Sarah Palin has kept to herself during the recent months except for contributing to Fox News and occasional posts on Facebook. But her buying a house in Arizona, reportedly, to centre her campaign and the recent release of a biographical documentary have led to a good amount of speculation. Palin, along with her family, took part in the Rolling Thunder “Ride for Freedom” in Washington DC, whipping up talk that it could be a PR effort to measure her popularity in the candidature scale for the 2012 presidential election.
Sarah Palin has never hit the headlines for her intellectual competence. But she has managed to stay dear to the hearts of conservatives of America ever since she was introduced to the US politics by what the liberals often term as 'a Republican electoral gimmick'. From being a novice in the tactical ways of the US politics, Sarah Palin has emerged to be a major factor who can keep the political and media circles guessing about her plans on running for the Presidency.
Candidates announced by the Republicans so far have clearly not been impressive or exhaustive which gives way for Sarah Palin to announce her presidential bid on a later date. Given her connection with conservatives and extremely high media visibility, being in the shadows of the campaign and joining later might actually work out better for Palin.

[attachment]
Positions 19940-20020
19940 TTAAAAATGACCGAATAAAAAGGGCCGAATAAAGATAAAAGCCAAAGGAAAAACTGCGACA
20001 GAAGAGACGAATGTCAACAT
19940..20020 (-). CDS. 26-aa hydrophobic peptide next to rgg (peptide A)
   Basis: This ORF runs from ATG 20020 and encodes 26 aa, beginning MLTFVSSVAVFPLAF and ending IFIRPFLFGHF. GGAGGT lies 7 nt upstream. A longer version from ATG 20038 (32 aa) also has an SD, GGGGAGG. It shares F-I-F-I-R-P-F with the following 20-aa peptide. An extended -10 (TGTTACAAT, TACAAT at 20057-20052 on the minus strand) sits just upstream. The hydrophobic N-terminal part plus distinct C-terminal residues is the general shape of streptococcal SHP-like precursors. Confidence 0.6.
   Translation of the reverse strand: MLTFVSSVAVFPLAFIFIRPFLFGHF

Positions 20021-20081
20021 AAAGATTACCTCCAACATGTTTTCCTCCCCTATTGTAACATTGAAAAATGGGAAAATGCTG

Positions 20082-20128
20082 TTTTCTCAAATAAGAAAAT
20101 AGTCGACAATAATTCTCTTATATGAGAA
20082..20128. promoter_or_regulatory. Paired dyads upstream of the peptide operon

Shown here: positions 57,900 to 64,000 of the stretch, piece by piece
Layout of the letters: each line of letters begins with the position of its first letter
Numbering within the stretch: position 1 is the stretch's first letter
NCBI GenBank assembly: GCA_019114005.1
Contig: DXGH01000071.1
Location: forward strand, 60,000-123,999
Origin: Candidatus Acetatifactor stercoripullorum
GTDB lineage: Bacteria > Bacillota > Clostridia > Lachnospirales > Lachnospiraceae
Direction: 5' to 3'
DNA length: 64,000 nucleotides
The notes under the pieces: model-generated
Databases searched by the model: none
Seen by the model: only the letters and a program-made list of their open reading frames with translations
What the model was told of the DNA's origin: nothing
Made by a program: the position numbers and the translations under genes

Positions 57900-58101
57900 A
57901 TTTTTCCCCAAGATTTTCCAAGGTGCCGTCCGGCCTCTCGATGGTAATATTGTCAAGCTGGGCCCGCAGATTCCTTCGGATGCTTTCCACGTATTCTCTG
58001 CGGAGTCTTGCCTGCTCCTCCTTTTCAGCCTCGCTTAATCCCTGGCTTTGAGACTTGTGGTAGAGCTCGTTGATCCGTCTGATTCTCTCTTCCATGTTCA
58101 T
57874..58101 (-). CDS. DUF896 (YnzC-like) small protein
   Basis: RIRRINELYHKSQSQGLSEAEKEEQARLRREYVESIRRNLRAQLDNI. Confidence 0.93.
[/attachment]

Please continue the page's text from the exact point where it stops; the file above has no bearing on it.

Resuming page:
Former Minnesota Governor Tim Pawlenty, former Massachusetts governor Mitt Romney, former U.S. Senator Rick Santorum, U.S. Representative Michele Bachmann of Minnesota and Texas Governor Rick Perry are among the tentative Republican candidates. With an almost similar political branding as Sarah Palin, Michele Bachmann commands superior intellectual authority comparing to the latter.
With a recent Gallup poll that showing her almost tying with Mitt Romney, it isn't really late for this conservative pet to try her luck running for the White House. When everyone seems to agree on influential force that she is, the moot question remains: How far will Sarah Palin go?